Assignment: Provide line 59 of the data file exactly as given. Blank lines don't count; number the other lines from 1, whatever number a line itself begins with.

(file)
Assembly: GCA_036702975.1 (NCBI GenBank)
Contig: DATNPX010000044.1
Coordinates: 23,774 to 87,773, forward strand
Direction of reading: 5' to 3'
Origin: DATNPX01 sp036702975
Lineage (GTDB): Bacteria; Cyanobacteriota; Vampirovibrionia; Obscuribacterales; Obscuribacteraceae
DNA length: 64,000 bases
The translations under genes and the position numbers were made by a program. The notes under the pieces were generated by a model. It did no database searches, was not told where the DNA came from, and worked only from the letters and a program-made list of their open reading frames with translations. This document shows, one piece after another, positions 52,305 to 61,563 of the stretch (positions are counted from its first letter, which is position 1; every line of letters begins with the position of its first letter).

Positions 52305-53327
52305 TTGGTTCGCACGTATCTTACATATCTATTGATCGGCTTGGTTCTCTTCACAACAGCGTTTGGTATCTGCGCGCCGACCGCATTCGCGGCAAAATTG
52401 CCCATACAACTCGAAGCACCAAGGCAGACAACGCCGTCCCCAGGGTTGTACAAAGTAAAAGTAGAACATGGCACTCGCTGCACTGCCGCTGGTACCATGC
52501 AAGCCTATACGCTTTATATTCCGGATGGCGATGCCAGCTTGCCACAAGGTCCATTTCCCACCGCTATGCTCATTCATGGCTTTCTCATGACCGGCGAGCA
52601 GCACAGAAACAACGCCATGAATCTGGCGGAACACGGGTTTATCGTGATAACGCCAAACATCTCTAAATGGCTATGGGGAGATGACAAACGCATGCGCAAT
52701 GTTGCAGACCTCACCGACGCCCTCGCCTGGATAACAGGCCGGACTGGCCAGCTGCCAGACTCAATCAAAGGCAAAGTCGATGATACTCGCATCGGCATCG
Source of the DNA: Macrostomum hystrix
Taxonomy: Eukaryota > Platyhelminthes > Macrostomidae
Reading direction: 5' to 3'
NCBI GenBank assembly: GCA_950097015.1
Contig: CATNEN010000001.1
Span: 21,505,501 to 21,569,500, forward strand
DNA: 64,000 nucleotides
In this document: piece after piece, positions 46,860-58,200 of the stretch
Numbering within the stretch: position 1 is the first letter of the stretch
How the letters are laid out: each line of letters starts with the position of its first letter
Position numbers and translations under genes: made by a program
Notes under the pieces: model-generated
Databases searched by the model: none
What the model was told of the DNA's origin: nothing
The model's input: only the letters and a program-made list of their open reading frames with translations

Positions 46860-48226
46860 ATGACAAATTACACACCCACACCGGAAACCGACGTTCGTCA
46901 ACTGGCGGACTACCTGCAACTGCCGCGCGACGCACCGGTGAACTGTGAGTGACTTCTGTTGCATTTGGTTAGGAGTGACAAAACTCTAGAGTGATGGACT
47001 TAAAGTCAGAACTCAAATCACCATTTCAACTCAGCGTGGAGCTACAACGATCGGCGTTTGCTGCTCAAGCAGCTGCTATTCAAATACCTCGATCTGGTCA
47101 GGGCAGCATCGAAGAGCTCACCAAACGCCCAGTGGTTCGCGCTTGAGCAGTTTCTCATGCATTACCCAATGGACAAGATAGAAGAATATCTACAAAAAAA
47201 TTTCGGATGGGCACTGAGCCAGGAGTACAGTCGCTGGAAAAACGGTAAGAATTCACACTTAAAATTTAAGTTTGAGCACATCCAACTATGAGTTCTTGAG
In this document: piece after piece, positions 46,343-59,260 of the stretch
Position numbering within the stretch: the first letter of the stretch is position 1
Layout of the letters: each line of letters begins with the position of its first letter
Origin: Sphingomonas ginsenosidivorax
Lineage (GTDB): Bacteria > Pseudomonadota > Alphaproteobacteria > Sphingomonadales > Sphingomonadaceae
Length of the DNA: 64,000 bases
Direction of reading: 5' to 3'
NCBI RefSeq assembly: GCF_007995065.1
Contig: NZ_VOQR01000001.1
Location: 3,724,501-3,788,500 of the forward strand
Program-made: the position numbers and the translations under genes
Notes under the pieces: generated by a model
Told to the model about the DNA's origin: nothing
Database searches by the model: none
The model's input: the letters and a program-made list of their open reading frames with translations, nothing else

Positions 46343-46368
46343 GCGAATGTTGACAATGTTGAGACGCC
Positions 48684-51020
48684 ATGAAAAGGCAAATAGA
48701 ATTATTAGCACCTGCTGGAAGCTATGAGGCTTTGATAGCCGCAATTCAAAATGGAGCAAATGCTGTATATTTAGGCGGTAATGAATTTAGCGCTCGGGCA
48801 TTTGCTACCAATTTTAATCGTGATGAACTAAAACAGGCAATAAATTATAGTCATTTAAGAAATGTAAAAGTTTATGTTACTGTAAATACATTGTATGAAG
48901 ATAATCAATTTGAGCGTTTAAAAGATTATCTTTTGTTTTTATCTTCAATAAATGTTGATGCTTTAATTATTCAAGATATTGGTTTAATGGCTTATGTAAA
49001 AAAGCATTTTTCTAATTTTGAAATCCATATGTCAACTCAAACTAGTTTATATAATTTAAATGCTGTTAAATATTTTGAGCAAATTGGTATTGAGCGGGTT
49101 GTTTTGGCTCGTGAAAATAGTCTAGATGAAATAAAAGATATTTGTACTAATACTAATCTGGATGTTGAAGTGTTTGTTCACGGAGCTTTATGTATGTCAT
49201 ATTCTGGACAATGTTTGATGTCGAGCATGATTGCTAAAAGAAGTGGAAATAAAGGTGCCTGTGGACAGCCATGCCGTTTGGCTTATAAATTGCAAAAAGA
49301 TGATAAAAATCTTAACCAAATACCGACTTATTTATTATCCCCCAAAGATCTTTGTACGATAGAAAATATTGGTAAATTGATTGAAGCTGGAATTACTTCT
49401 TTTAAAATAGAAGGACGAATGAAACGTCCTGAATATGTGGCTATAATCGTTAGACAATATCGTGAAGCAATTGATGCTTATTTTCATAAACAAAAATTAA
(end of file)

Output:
49101 GTTTTGGCTCGTGAAAATAGTCTAGATGAAATAAAAGATATTTGTACTAATACTAATCTGGATGTTGAAGTGTTTGTTCACGGAGCTTTATGTATGTCAT